I had primary rhinoplasty 1.5 yrs ago mostly tip augmentation work, which the tip is over-rotated. I am now seeking revision rhinoplasty to bring the tip down, probably with the use of rib cartilage. Since the septum had been used previously for the columella strut, I was wondering if it was possible to reuse that same cartilage piece for the new strut, or would a new piece have to be harvested. Just wondering since I'm not sure if there is enough septum left and I heard rib struts can be firm
Possible to Reuse Columella Strut In Revision?
Doctor Answers 7
Reusing grafts in nasal surgery
Certainly a columellar strut can be used for any revisional work in the nose. If only a columellar strut was harvested from the previous rhinoplasty there should be plenty of cartilage left on the internal portion of the septum. We very frequently will reuse grafts in the nose since it is living and viable tissue. Taking down the columellar strut will most likely help with the overrotation of the nasal tip.
Reusing columellar strut graft
The cartilage graft that was used for the columellar strut can be resued in most cases. The main issue is that the cartilage is straight and strong enough to support the tip after surgery.
With tip de-rotation additional cartilage grafts can be obtained from the rib or ear.
Possible to reuse cartilage in revision Rhinoplasty?
Yes, the septal cartilage could be reused in the Revision Rhinoplasty but I'd suggest doing some omline research before having rib cartliage as this is prone to uneven dissolution over the years. IMHO, a straight silastic dorsal graft is best for the dorsum while conchal ear cartilage works best for the nasal tip.
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Re-Using Collumelar Strut
Tip derotation and nasal lengthening may be difficult to achieve with Revision Rhinoplasty Surgery.
I read your concern. If your tip is over-rotated, this may be a difficult task to improve with further nasal surgery. Columella-struts may be reharvested and reused, but this may not be adequate cartilage to achieve your goals.
You should go on several consultations with reputable rhevision rhinoplasty specialists to see what may be feasible in your particular case.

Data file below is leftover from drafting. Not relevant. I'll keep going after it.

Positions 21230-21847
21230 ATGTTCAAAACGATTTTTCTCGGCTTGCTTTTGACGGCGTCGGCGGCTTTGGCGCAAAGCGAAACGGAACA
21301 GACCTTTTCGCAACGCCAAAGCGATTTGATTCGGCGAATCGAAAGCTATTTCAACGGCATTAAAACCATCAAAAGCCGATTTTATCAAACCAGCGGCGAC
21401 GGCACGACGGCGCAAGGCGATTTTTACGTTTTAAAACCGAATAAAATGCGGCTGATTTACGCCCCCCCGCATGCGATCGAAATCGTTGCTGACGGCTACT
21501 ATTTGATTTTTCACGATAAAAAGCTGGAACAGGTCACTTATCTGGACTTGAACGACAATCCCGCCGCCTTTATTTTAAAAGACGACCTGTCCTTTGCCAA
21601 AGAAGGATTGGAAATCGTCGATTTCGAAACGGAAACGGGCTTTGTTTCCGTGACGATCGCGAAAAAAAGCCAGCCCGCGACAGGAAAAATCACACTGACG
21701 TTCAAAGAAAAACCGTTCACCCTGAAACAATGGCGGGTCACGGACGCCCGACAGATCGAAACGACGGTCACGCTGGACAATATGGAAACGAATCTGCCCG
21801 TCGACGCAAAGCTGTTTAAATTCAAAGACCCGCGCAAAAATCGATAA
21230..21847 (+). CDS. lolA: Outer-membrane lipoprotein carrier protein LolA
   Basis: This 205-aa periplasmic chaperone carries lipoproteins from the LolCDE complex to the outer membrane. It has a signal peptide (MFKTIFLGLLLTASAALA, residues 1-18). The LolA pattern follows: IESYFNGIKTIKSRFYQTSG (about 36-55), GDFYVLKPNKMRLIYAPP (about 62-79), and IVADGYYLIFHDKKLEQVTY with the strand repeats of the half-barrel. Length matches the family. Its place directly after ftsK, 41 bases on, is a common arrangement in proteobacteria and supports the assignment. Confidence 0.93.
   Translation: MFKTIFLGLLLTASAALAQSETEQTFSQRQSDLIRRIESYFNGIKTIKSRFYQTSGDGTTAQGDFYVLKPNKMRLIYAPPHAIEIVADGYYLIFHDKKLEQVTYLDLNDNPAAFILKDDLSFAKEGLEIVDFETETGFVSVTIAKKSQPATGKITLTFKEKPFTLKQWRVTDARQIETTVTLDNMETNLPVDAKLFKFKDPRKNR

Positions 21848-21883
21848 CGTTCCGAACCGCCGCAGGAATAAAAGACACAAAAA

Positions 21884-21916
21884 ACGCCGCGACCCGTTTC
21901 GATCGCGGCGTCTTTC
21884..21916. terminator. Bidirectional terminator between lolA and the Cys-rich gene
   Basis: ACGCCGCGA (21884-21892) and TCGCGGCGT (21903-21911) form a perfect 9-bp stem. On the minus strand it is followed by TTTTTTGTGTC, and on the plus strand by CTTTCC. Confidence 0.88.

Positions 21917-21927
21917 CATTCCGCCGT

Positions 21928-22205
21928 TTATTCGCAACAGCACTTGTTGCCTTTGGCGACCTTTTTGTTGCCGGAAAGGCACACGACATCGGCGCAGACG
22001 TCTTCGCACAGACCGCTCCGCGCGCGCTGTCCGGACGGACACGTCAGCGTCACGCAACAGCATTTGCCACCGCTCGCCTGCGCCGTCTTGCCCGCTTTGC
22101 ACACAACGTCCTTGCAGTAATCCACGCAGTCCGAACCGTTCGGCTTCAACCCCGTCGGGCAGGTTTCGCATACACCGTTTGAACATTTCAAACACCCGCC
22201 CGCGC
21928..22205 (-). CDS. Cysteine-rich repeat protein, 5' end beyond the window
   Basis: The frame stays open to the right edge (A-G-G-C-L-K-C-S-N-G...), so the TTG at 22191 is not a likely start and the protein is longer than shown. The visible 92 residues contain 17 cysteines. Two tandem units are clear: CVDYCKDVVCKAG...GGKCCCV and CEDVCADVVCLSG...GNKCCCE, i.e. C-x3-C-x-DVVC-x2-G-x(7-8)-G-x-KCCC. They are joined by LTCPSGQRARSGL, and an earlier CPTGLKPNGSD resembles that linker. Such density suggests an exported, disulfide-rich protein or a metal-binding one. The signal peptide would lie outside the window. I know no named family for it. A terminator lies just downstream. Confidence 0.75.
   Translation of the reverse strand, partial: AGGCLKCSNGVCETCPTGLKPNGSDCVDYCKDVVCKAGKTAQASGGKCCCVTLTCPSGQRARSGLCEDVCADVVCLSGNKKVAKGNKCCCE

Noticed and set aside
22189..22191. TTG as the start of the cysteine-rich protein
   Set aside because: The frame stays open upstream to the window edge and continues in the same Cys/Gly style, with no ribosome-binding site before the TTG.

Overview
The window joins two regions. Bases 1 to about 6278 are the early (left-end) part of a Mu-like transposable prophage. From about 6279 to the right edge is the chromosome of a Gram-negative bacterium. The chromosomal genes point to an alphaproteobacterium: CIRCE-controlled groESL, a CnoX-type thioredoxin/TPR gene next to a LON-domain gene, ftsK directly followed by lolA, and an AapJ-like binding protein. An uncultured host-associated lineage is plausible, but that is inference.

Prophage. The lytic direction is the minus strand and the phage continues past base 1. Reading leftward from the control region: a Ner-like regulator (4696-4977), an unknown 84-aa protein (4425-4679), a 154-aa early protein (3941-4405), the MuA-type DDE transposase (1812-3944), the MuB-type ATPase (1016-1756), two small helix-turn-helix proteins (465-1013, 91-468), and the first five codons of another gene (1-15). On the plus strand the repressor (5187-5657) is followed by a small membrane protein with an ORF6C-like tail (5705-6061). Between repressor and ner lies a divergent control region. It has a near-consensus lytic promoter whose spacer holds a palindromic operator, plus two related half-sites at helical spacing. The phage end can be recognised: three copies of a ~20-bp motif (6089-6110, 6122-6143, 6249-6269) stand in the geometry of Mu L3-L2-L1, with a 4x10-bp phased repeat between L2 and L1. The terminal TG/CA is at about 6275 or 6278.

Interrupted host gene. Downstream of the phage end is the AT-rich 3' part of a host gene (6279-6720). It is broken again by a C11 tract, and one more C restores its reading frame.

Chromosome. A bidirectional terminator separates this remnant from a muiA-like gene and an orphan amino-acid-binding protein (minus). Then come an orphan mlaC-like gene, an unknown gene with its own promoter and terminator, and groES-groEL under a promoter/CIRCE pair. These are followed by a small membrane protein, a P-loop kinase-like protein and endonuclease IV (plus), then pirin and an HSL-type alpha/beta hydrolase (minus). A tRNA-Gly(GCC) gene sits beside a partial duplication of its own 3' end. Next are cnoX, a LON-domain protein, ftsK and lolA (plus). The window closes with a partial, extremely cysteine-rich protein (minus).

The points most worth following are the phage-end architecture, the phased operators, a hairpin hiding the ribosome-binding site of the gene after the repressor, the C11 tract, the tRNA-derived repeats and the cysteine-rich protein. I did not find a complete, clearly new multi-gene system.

I hope this is helpful for you.
Regards from NJ.
As long as there is minimal resorption, previously placed cartilage grafts can be reused in revision surgery. The grafts can be modified, re contoured and replaced as needed. If there is not enough graft material from the septum or previously placed nasal grafts, both ear cartilage and rib cartilage are other options.
Reuse of Columellar Strut in Revision Rhinoplasty
Your question is a very valid one. Ultimately, the answer will be influenced by several factors but 4 important ones to keep in mind are as follows:
1. The amount of cartilage that remains from your first surgery and the strength of that cartilage
2. The degree of over-rotation you currently have and the degree to which you want it corrected
3. The technique that was performed to rotate your nose in the previous surgery
4. The degree of skin mobility you currently have following surgery.
For ease of understanding, if you consider the analogy of your nose resembling a table cloth drapped over a table, the shape of the table cloth reflects the shape of the underlying table. In the same fashion, the overling skin and soft tissues of the nose reflect the underlying architecture of cartilage and bone.
Following your first surgery, the skin/soft tissue "drape" conformed to the underlying cartilage/bone framework. Bringing your tip "down" will require movement of both the "drape" and the "framework" and so both will need to be considered. In many revision cases, rib cartilage is required to push the tip down in order to offset the scar contracture produced from a prior surgery. Revision rhinoplasty is one you should take seriously. Make sure you feel comfortable with your surgeon and with his/her experience in treating "over-rotated" noses & his/her experience with using rib cartilage for rhinoplasty.
Best of luck!!
These answers are for educational purposes and should not be relied upon as a substitute for medical advice you may receive from your physician. If you have a medical emergency, please call 911. These answers do not constitute or initiate a patient/doctor relationship.